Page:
“Buda Chained to Pest”
The Szechenyi Chain Bridge is a suspension bridge that spans the Danube River. It connects Buda and Pest, the western and eastern sides of Budapest, the capital of Hungary. The construction of this bridge began in 1839 and took 10 years to complete. At the end of World War II, all of Budapest’s bridges were blown up, including the Chain Bridge where only its pillars were left standing. The decision was made in 1949 to rebuild the Chain Bridge and its completion took 2 years. We had spent the day exploring Buda Hill and as we started to lose light, we decided to head back down the hill through the parklands. There was very little lighting up the narrow pathways and we had to be careful not to misstep as it was a steep descent. We suddenly felt like teenagers again as every corner we took there was a young couple pushed up against a tree in a fierce embrace. Besides being captivated by how many displays of public affection were going on around us, we were just as mesmerised by the spectacular views below us. The whole river bank had come to life with every building and bridge lit up. We stumbled upon a lookout point overlooking the Chain Bridge and decided it was time for us to join in on the affection fun and do what we do best; kissingourwayaroundtheworld.
Glenorchy is a small settlement in the South Island’s region of Otago. It is a paradise for outdoor enthusiasts. Here we strolled along Lake Wakatipu, walked the main street where we found a quaint little cafe for lunch and finished the day with an outback horse ride. It was amazing to ride alongside forest areas where scenes from The Lord of the Rings were filmed. This photograph was taken on the jetty that jutted out over Lake Wakatipu. Unfortunately for us the weather conditions on this particular day were very harsh. We battled between rain and heavy fog which hid the scenic views. This made it hard to take a decent picture but somehow, posing for sheer seconds while the fog had parted, this beautiful moment was captured.
Amsterdam is known for many things. One being that cycling is key to the city’s character and it has 400km of cycle paths. Another is its notorious nightlife. The Red Light District makes up a large part of this city’s appeal where prostitution is legal and it is estimated that 8 000 people work as prostitutes here. Each year, around 200 000 men visit a window prostitute in Amsterdam and this does not include clubs, home prostitution, escorts etc. Another draw card for this city is the water canals. Its canals and harbours fill a full quarter of its surface. With all this water come all these bridges. We enjoyed strolling alongside the canals and soaking up Amsterdam’s beauty. Every bridge we crossed Travis would be searching for a possible spot to take a photo, but it was proving more difficult than anticipated as he needed his camera to be centred in a boat on the canal. So he gave up on the idea. It wasn’t until our last night in Amsterdam that Travis made the ‘Canal Kiss’ happen. After a night out with two friends who were staying at the same hostel as us, Travis spotted an area alongside a canal that would work for a photo. He set his tripod up on the edge of the canal and as we posed on the bridge, our new friends clicked the camera.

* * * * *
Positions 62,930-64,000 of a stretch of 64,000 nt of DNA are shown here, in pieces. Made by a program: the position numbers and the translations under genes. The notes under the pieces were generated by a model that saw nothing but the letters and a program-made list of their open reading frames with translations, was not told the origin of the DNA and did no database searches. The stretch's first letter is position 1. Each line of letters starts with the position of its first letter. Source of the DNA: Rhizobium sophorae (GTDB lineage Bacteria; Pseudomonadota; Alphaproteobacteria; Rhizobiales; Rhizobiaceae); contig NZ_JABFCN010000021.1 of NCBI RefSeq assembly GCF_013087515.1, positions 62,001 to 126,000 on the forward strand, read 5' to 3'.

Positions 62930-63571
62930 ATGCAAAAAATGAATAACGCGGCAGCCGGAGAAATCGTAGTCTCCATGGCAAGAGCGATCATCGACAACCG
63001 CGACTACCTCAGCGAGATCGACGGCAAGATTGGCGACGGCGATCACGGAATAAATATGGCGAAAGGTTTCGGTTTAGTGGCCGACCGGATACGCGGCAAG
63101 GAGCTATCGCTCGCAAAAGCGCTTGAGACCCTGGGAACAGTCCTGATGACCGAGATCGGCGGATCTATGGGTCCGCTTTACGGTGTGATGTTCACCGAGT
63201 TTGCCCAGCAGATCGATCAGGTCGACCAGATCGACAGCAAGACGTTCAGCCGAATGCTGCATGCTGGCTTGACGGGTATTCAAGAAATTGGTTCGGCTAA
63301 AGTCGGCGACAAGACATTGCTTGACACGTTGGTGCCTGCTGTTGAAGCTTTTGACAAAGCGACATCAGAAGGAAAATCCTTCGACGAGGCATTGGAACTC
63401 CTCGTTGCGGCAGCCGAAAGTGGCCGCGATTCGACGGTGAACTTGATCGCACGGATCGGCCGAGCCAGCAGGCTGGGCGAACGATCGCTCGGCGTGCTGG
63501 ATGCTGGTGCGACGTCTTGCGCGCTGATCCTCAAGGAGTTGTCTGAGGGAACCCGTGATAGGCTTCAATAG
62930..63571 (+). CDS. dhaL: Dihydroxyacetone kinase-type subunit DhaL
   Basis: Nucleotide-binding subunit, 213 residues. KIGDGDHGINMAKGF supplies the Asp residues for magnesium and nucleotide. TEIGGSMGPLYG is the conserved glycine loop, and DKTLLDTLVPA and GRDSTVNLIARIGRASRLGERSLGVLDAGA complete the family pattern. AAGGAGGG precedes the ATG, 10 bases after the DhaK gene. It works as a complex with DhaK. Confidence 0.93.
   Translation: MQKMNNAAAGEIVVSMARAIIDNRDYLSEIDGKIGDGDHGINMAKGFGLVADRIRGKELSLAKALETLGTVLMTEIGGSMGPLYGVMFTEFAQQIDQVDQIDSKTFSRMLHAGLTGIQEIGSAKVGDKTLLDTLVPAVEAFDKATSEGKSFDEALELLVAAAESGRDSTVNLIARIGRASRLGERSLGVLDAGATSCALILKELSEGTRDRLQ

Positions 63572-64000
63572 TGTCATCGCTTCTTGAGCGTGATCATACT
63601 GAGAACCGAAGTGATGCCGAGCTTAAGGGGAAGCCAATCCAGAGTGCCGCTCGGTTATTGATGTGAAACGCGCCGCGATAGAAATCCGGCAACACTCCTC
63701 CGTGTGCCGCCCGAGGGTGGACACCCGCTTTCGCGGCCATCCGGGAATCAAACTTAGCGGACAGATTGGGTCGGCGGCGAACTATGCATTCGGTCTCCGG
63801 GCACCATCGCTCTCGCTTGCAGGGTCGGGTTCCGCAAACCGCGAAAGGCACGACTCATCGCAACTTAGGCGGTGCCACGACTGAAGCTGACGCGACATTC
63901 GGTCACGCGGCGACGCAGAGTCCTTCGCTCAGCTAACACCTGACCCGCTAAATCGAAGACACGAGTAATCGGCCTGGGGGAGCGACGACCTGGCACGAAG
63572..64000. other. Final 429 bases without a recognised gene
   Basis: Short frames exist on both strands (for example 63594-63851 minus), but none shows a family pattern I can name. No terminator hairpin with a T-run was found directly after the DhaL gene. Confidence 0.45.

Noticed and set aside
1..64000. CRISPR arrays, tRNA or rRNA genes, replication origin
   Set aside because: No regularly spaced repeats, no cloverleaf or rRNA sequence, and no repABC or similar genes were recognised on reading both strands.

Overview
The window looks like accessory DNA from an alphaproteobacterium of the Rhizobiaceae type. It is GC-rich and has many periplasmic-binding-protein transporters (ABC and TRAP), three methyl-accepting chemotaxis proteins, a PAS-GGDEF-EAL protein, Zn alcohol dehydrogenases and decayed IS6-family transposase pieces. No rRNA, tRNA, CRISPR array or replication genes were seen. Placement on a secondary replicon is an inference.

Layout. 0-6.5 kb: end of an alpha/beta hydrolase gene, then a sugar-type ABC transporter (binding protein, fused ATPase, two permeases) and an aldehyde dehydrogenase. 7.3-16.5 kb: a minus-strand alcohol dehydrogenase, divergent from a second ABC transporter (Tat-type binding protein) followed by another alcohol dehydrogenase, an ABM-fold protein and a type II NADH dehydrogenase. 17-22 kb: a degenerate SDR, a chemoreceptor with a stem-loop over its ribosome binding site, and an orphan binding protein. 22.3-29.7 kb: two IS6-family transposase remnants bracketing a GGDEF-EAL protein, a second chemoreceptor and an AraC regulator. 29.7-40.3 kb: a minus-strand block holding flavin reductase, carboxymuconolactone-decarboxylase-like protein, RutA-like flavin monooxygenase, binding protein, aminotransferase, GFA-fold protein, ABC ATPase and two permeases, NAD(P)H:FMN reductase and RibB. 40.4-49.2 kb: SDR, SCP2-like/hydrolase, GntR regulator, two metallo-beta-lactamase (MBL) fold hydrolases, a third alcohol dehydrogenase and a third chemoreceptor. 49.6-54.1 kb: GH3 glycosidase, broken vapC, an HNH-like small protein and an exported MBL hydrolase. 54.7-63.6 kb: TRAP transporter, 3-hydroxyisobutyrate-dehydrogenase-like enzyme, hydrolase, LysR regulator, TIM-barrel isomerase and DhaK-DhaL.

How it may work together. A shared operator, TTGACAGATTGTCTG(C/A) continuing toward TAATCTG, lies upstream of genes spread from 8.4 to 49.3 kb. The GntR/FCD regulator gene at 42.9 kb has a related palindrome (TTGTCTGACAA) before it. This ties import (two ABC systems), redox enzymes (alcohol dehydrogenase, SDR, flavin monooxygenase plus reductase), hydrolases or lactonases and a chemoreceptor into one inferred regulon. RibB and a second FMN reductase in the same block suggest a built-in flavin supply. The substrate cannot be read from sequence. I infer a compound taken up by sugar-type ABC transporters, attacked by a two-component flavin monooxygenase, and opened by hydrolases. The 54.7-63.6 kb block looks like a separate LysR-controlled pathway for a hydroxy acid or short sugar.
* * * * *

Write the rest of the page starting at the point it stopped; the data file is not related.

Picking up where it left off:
“Somewhere in the South”
The exact location of this photograph is unknown. This is what we do know about it. It was taken in the South Island of New Zealand. We were driving from Wanaka to Tekapo Springs. When driving around New Zealand, it is so easy to feel like you’re getting nowhere as you pull over so often to photograph a new piece of its spectacular landscape, whether it is the mountains, the winding roads, the hot springs, the snow, the luscious green fields or the Kauri tree plantations. So we were driving along and without warning Travis pulled our camper van over. I knew a photo moment was about to happen but I was a little perplexed as to what he wanted to photograph. The scenery around us didn’t look any better than what we already had photos of. But I would never have seen what it was that Travis saw because I don’t have the photographer’s eye that he does. What he saw wasn’t a beautiful view with mountains in the background, but a light spray that filled the sky with colour. And that is how this unique photo came about.
As you could probably tell, Ashbey wrote the descriptions. I hope they made you smile and your day just a little better 😉 Thanks for reading and supporting us have a great day
xx Travis & Ashbey